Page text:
Click here to go back to News listing.February 24, 2012
Despite the economic downturn the EU is determined to divert 100% of the waste produced within its member countries from landfills by 2020. Increasing resource efficiency and treating waste as a resource will be major players in this quest.
To achieve a zero waste economy the EU Commission has published a series of documents that highlight the importance of resource efficiency and the sustainable use of natural resources throughout the EU.
Nowadays all EU countries produce and dispose 2.7bn tonnes of waste annually of which 98m tonnes is hazardous and only 40% of the EU’s solid waste is re-used or recycled.
Many will say that for the EU to achieve a zero waste economy by 2020 will be virtually impossible but a series of new regulations that will be implemented within the next few years should ensure that.
According to the “A Roadmap to a Resource Efficient Europe” (series of publications aimed to provide guidance for EU countries, businesses and public towards the Zero Waste economy), three conditions need to be fulfilled:
First, coordinated action in a wide range of policy areas and this action needs political visibility and support.
Second, act urgently due to long investment lead-times. While some actions will have a positive impact on growth and jobs in the short-term, others require an upfront investment and have long pay-back times, but will bring real economic benefits for the EU economy for decades to come.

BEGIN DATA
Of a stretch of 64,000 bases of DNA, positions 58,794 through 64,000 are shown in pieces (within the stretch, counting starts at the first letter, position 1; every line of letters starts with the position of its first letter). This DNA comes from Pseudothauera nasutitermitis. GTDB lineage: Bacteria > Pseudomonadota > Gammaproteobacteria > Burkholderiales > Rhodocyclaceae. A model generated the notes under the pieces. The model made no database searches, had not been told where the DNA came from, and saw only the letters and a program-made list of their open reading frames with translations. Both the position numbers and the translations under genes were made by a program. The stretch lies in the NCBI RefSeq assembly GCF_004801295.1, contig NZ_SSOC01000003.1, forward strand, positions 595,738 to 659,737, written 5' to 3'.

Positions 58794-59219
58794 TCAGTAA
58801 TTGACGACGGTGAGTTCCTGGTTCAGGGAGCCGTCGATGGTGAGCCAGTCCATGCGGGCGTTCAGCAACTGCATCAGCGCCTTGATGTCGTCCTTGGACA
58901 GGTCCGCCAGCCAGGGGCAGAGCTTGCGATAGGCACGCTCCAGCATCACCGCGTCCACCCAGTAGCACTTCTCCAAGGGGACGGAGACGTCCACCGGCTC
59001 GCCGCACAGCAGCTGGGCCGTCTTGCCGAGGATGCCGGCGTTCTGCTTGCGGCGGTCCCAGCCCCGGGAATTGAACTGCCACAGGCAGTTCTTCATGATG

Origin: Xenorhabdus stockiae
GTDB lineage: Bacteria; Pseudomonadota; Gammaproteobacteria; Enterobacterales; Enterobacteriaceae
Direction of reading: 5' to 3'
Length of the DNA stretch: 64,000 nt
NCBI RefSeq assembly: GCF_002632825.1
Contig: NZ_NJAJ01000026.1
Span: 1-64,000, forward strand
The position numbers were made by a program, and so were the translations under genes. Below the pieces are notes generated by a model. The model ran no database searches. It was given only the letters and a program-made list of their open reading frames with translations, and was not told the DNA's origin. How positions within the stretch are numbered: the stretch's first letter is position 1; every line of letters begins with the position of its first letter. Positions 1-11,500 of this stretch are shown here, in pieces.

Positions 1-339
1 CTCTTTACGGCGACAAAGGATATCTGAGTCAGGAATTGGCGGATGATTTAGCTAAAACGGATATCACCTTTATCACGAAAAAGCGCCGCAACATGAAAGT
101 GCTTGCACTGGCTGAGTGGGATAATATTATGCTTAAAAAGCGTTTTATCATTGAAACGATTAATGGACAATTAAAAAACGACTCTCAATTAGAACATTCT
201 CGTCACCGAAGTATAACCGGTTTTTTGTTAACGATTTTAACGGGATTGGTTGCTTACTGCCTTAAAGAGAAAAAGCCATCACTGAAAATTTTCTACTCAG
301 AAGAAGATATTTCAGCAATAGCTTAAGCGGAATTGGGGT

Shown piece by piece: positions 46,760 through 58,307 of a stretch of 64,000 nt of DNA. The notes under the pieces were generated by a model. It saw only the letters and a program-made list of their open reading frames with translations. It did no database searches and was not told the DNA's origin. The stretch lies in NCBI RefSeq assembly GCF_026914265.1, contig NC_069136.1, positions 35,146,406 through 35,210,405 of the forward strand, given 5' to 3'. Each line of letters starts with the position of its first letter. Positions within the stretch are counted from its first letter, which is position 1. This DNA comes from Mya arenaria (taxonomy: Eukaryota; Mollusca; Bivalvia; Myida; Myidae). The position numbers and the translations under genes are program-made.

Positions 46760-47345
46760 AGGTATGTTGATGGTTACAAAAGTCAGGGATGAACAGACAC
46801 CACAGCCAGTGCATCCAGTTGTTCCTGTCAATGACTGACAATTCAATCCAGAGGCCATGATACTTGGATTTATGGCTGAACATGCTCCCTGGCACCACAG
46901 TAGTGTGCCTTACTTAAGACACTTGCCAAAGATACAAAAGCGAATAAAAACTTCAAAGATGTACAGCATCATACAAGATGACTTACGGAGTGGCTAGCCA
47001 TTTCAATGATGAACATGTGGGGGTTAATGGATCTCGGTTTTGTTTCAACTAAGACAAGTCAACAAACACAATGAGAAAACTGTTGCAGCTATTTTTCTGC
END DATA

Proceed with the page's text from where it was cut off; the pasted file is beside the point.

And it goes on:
Third, empower consumers to move to resource-efficient consumption, to drive continuous innovation and ensure that efficiency gains are not lost.
How the EU Commission plans to achieve its plans:
“The Commission aims to stimulate the secondary materials market and demand for recycled materials through economic incentives and developing end-of-waste criteria; review existing targets, with residual waste close to zero (in 2014); assess the introduction of minimum recycled material rates, durability and reusability criteria and extensions of producer responsibility for key products (in 2012); assess where legislation could be aligned to improve coherence (in 2013/2014); facilitate the exchange of best practice on collection and treatment of waste among member states and develop measures to combat more effectively breaches of EU waste rules (in 2013/2014).”
Above all waste must be managed as a resource as stated by the EU Commission documentation:
“By 2020, waste is managed as a resource. Waste generated per capita is in absolute decline. Recycling and re-use of waste are economically attractive options for public and private sectors due to widespread separate collection and the development of functional markets for secondary raw materials. More materials, including materials having a significant impact on the environment and critical raw materials, are recycled. Waste legislation is fully implemented… Energy recovery is limited to non-recyclable materials, land filling is virtually eliminated and high quality recycling is ensured.”
So I end this article the way it started: